A supporter of the Army private suspected of supplying classified documents to the WikiLeaks website on Wednesday refused to testify to a federal grand jury, accusing the U.S. justice department of using Nixon-like fear tactics to intimidate advocates of transparency in government.
David House, a founding member of the Bradley Manning Support Network, said he invoked his Fifth Amendment rights against self-incrimination after being subpoenaed to the federal courthouse in Alexandria. Prosecutors have convened a grand jury there to investigate the WikiLeaks disclosures.
House told reporters after his appearance that nearly all the questions posed by prosecutors centered on Bradley Manning, who is being held at Fort Leavenworth while military authorities conduct their own investigation into whether he illegally leaked sensitive documents about the Iraq and Afghanistan wars. House said he was not asked any questions about WikiLeaks founder Julian Assange.
The Justice Department, House said, "is very frantically trying to link Bradley Manning and Julian Assange, and they're casting a very wide net."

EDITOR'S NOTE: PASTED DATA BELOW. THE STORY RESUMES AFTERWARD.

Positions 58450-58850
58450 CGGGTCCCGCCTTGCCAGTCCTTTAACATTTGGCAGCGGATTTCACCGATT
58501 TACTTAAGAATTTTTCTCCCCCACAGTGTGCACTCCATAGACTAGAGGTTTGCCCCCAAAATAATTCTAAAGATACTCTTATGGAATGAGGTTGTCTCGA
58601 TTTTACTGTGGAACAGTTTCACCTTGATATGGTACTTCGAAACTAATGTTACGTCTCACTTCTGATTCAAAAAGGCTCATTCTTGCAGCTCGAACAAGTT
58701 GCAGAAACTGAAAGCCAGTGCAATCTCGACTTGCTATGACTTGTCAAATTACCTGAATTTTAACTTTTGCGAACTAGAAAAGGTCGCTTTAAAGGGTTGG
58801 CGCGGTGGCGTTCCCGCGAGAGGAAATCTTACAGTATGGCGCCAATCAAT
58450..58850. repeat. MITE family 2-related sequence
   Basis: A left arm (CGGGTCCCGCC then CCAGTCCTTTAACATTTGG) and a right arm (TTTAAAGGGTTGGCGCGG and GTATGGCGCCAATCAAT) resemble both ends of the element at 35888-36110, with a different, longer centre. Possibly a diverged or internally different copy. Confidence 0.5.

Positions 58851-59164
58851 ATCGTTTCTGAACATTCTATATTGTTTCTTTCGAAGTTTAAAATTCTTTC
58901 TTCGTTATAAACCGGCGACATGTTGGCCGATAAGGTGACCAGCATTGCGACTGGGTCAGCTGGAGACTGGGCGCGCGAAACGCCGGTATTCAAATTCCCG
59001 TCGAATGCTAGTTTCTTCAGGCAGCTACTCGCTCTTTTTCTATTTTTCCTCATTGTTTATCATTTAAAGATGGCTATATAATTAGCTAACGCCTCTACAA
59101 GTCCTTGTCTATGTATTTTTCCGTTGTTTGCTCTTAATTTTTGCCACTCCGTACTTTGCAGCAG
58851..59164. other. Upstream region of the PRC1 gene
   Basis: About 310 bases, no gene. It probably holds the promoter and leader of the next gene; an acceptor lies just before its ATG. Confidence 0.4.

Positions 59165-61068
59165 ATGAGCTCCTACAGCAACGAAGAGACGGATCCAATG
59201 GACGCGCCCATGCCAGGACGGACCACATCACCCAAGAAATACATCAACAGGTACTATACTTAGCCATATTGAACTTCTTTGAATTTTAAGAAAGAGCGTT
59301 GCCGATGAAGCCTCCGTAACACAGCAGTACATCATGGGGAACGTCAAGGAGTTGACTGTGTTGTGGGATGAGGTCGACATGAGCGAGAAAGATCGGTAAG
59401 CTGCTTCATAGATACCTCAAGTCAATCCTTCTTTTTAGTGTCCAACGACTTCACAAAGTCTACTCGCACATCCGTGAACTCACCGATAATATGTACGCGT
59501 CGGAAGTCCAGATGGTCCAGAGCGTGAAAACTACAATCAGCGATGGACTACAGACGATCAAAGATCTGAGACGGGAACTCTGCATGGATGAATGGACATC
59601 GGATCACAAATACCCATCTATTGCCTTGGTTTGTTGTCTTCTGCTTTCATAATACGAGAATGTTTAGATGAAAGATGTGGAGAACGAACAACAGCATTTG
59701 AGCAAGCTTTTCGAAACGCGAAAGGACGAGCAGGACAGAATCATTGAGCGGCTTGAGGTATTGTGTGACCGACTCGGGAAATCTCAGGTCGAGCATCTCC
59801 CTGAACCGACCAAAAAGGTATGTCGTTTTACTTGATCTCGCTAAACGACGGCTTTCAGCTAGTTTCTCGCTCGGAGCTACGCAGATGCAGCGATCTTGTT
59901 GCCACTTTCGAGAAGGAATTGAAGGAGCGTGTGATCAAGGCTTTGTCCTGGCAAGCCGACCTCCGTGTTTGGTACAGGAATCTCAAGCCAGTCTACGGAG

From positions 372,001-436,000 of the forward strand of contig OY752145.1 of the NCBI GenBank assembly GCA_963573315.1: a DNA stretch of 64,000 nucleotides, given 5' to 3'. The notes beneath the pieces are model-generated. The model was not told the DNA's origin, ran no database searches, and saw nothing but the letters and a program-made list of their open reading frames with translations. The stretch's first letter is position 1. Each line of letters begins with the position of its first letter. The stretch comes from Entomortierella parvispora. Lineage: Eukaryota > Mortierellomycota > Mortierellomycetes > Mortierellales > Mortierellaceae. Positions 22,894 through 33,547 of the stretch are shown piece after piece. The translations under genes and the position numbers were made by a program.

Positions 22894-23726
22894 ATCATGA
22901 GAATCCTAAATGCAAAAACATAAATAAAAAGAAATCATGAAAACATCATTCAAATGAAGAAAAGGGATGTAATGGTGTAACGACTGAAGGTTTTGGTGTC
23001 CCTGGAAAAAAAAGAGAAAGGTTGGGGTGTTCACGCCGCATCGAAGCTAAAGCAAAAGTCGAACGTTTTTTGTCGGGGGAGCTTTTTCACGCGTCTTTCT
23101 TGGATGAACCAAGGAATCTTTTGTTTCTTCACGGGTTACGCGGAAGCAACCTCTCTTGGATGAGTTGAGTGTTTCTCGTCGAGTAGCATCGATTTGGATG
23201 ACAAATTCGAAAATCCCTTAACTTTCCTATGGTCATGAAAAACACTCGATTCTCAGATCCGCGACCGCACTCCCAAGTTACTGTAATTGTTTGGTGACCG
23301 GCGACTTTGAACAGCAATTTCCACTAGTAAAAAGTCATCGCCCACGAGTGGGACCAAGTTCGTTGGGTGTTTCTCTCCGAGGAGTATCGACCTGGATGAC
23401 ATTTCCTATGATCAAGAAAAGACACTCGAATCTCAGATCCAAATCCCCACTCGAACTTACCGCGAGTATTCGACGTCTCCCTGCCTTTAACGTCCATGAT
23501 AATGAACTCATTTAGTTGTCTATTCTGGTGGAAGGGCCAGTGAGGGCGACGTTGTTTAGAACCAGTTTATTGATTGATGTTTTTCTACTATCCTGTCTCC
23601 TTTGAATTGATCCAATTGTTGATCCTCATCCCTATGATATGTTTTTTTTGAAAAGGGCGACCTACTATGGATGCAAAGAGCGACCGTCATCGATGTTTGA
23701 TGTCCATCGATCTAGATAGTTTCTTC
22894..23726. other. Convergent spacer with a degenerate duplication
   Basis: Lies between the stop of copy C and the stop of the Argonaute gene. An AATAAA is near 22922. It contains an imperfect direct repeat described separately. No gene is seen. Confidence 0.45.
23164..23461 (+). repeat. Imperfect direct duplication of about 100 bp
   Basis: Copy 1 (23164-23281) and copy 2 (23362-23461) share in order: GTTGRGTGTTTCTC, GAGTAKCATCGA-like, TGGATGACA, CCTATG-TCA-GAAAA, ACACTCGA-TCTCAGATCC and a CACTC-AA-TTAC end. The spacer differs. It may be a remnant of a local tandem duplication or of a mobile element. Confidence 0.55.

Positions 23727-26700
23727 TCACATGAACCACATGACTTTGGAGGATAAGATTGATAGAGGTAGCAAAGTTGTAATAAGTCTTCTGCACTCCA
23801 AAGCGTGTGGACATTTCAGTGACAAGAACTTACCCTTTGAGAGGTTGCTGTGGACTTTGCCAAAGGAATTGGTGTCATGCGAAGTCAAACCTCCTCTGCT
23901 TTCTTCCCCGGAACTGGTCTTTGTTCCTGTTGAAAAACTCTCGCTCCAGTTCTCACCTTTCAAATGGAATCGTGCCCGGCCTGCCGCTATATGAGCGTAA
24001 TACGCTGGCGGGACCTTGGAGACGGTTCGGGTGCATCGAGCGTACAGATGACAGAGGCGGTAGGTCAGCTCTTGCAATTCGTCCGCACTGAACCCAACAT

His lawyer Peter Krupp said that while House has done nothing wrong, he invoked his right against self-incrimination because "any testimony he would give would be manipulated to be used against him." Krupp also accused prosecutors of using the grand jury to trample on House's right to freely associate with Manning or other WikiLeaks supporters.
Prosecutors, if they choose, could give House immunity for his testimony and compel him to answer questions. If House still refused to testify, he could then be charged with contempt of court and sent to jail to try and force his testimony.
Krupp said prosecutors gave no indication whether they would grant House immunity, and no decision has been made on what House will do if he gets immunity.
U.S. Attorney Neil MacBride spokesman Peter Carr declined comment.
About 20 supporters of House and Manning staged a rally outside the courthouse to offer support. Ray McGovern, a former CIA analyst, said that while it's important for soldiers and civilians to honor their promises to keep classified information secret, it's more important to expose wrongdoing within the government that is going unchecked.
"I'm talking about stopping war crimes. ... I'm talking about bringing people to justice. Bradley Manning, at the tender age of 22, was able to see this," McGovern said. "I have every reason to believe that was his motivation."
House, 24, a freelance computer scientist from Boston, said he, too, understands the government's desire to protect information that's vital to national security. But he said the documents exposed by WikiLeaks provide a vital watchdog role exposing government wrongdoing, including military attacks on civilians and foreign policy missteps.
"WikiLeaks has been cast as a breach of national security because the U.S. government has been embarrassed by the disclosures," House said. "I don't want to wake up every morning and just read how glorious the U.S. government is."